If you think the world is upside down these days, spend a day at your local school. Recently, I have been substitute teaching at the Warren School, and each day I spend there bolsters my hope for the future. I have been a parent, and I am now a grand parent of the neighboring Fayston School. Volunteering as a ski coach with the Winter Sports Program for many years has been a lot of fun. But, participating in an entire school day in one of our humble little schools makes one really appreciate the great kids and future leaders that we are raising in our local town-based schools.
This new part-time gig became part of my semi-retired lifestyle thanks to Diane, the person in charge of lining up the substitute teachers for the Warren School. Her son Zak and I have been good friends since he was in my Snow Blazer youth ski group that I coach at Sugar Bush Mount Ellen. We have also been golfing together for four years. My little brother is not so little anymore and has grown into a talented young man due to very dedicated parents and teachers. It is a privilege to be a small part of this team and it has been very rewarding to observe his progress toward maturity.
Last fall, I went through the background check and fingerprinting to be able to help out with Zak on the Harwood Union golf team. Brian, the golf coach and mom encouraged me to also get signed up for substitute teaching, so I did. I have faked my way through other careers before, but I really wasn’t that excited about my prospects for pulling this off. I once took an online quiz on Facebook, or somewhere entitled: Are You Smarter than a 6th Grader?, and got six out of ten questions correct (you try it), so I was pretty intimidated about my outdated math methods, etc. I successfully fended off Diane’s requests earlier in the school year. Long story short, a while back she contacted me for a day well in advance when I had no conflicts. I swallowed hard and said yes, a decision that I do not regret.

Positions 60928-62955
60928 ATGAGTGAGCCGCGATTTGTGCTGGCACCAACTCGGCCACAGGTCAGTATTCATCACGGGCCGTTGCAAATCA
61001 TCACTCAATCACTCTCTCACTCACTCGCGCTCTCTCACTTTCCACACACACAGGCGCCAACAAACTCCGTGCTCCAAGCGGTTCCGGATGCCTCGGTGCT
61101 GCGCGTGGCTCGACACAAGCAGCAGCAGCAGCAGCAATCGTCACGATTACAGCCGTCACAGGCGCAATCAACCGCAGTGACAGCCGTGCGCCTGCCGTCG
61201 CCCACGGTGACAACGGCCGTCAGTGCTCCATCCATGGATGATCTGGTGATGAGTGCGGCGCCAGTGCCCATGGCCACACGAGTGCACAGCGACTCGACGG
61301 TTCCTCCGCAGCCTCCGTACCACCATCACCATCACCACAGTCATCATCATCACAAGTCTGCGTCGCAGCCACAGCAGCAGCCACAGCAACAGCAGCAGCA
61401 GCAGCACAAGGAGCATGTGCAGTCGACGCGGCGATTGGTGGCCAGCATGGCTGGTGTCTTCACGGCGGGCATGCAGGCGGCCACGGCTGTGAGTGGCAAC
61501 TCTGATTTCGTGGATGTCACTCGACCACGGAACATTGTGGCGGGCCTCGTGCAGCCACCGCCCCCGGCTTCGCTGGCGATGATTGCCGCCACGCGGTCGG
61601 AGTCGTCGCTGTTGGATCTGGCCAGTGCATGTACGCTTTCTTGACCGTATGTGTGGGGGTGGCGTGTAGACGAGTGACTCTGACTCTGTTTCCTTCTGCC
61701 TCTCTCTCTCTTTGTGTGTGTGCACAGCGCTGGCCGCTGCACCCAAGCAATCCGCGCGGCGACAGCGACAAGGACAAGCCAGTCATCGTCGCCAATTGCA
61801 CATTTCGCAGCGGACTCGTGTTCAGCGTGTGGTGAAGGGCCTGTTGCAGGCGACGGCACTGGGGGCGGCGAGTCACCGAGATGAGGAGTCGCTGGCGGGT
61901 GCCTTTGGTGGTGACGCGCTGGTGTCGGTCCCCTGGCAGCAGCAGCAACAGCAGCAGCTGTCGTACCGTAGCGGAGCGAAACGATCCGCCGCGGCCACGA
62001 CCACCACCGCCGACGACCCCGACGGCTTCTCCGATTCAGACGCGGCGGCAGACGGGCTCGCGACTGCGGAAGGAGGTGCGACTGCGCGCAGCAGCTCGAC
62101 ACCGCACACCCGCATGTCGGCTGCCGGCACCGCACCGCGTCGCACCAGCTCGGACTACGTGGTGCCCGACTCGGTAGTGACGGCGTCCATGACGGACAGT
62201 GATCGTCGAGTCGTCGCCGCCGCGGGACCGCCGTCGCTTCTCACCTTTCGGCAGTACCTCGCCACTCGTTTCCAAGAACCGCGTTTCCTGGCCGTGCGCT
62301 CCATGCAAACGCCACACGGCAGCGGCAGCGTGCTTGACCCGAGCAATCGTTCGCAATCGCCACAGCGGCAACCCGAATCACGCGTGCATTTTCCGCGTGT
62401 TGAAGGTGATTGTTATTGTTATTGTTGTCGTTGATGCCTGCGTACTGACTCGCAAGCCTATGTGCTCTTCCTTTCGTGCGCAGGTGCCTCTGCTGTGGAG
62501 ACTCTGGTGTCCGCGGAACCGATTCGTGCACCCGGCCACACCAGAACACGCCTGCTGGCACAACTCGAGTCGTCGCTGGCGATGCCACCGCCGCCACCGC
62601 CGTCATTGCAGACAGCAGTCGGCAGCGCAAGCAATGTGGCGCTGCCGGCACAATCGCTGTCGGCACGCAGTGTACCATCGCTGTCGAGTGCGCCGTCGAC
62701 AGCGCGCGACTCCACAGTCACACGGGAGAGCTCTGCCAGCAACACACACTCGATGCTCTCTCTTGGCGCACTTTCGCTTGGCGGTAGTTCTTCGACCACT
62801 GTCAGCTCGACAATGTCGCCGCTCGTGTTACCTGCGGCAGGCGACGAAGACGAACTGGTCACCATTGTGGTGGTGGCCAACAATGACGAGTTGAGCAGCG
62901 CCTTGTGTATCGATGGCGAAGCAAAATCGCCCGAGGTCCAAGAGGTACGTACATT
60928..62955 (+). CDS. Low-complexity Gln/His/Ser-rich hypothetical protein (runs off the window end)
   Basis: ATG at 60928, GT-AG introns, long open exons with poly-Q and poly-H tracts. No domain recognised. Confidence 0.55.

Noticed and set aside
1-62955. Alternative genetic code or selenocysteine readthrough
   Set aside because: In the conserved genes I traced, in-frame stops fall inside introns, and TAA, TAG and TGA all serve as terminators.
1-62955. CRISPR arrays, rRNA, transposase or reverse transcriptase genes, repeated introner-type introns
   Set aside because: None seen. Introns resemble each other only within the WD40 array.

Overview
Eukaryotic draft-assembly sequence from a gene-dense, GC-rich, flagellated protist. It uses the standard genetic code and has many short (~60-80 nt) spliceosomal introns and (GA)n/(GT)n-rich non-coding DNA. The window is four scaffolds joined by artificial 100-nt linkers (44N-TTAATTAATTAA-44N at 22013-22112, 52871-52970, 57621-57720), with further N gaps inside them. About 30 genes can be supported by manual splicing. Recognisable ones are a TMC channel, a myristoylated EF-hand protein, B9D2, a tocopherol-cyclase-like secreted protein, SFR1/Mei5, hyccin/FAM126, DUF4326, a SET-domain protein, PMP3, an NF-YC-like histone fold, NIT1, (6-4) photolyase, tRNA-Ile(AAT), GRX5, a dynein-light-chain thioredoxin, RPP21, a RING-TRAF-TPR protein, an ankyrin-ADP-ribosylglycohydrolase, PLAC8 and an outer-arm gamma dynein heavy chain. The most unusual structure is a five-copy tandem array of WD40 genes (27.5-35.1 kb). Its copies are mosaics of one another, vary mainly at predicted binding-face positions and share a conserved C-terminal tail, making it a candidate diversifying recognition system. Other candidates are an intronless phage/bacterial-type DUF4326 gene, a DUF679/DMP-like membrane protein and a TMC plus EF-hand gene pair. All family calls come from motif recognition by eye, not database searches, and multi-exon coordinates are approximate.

My first day was with the 5/6 upper unit. Even though I have skied with thousands of kids of this age group for over 20 years, I was very nervous in addition to my lack of confidence in my ability as a school teacher. I thought of my mother who became a very successful teacher in my school. She and my father each went to night school to get their college degrees. My brother and I washed a lot of dishes as teenagers while they did that. My mom started teaching in the local grade school once she got her degree and later became head of the history department at the high school. So I put a picture of her in my notebook for good luck and headed to school.
Upon arrival, Heidi the administrator asked a young lad to guide me to the classroom. I had been in the school before but not enough to know my way around. We passed the library, went through a doorway, and ascended to the second floor. This well-lived-in home of learning is well-maintained by Lloyd, the building’s caretaker. I felt more welcomed the further I entered into the heart of the building and began to relax upon entering the classroom. Elizabeth, the teacher had left me the plan and itinerary for the day. The good news was, the kids knew what to do and each took their role during morning meeting that included, attendance, fun greetings and games. Spanish, library and music occupied most of the morning, so I did not have a lot to do until Math. Ok, I’ve got this.